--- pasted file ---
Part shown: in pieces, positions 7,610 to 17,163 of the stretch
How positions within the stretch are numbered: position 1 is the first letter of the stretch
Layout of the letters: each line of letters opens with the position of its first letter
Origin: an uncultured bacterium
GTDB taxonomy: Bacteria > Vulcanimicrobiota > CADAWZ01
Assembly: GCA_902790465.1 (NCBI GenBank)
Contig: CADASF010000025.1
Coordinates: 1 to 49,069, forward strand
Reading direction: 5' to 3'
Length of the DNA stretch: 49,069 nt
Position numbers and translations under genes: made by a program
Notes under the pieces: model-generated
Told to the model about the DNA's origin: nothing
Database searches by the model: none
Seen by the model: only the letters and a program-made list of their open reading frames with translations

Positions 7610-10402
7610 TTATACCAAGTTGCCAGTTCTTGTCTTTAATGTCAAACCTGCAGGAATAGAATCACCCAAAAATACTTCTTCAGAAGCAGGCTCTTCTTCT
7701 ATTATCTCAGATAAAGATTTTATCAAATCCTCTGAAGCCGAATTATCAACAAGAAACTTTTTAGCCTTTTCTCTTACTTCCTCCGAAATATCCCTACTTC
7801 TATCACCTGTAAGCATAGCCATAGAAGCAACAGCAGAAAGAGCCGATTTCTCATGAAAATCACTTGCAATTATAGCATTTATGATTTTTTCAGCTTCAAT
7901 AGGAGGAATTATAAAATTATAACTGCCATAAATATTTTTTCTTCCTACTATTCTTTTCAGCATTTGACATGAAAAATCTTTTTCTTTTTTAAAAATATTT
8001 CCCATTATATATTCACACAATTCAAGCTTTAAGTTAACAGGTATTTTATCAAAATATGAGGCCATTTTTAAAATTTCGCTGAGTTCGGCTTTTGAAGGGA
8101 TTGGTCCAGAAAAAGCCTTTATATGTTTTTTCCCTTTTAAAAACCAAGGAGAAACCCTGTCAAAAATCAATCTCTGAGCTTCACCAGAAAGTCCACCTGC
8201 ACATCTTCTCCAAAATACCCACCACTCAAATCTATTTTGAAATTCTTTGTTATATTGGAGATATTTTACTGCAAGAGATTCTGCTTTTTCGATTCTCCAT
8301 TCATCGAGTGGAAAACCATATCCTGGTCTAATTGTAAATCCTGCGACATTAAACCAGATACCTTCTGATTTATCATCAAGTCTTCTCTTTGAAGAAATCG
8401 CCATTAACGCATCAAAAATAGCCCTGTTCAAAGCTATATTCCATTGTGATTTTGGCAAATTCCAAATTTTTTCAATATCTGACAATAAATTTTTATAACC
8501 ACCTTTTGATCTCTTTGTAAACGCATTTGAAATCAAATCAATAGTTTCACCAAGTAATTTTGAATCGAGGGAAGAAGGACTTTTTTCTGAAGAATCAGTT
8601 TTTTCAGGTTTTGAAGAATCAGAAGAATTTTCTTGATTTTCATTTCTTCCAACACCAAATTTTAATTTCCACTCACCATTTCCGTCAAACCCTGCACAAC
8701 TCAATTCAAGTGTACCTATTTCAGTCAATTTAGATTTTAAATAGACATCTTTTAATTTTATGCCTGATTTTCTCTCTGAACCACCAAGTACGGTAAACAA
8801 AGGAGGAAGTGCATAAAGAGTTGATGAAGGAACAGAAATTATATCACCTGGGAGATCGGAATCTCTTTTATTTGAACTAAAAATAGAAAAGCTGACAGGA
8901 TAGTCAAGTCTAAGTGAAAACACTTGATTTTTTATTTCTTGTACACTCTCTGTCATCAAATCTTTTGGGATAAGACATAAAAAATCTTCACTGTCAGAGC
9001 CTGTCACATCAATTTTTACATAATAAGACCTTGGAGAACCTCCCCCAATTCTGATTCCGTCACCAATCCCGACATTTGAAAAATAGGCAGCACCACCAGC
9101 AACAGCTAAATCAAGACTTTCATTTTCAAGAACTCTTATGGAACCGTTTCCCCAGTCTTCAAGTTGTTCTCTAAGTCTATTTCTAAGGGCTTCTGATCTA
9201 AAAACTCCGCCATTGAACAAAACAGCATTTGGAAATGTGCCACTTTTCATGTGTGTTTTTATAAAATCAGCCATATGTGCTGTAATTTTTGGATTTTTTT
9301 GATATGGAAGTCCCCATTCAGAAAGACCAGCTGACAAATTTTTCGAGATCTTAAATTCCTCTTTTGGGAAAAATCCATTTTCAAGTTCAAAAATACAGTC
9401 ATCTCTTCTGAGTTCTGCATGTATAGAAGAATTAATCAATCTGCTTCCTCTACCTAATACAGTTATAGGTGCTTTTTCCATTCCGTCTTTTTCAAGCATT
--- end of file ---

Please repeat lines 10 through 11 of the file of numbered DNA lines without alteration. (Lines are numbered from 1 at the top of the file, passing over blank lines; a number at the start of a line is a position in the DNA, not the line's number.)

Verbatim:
Length of the DNA stretch: 49,069 nt
Position numbers and translations under genes: made by a program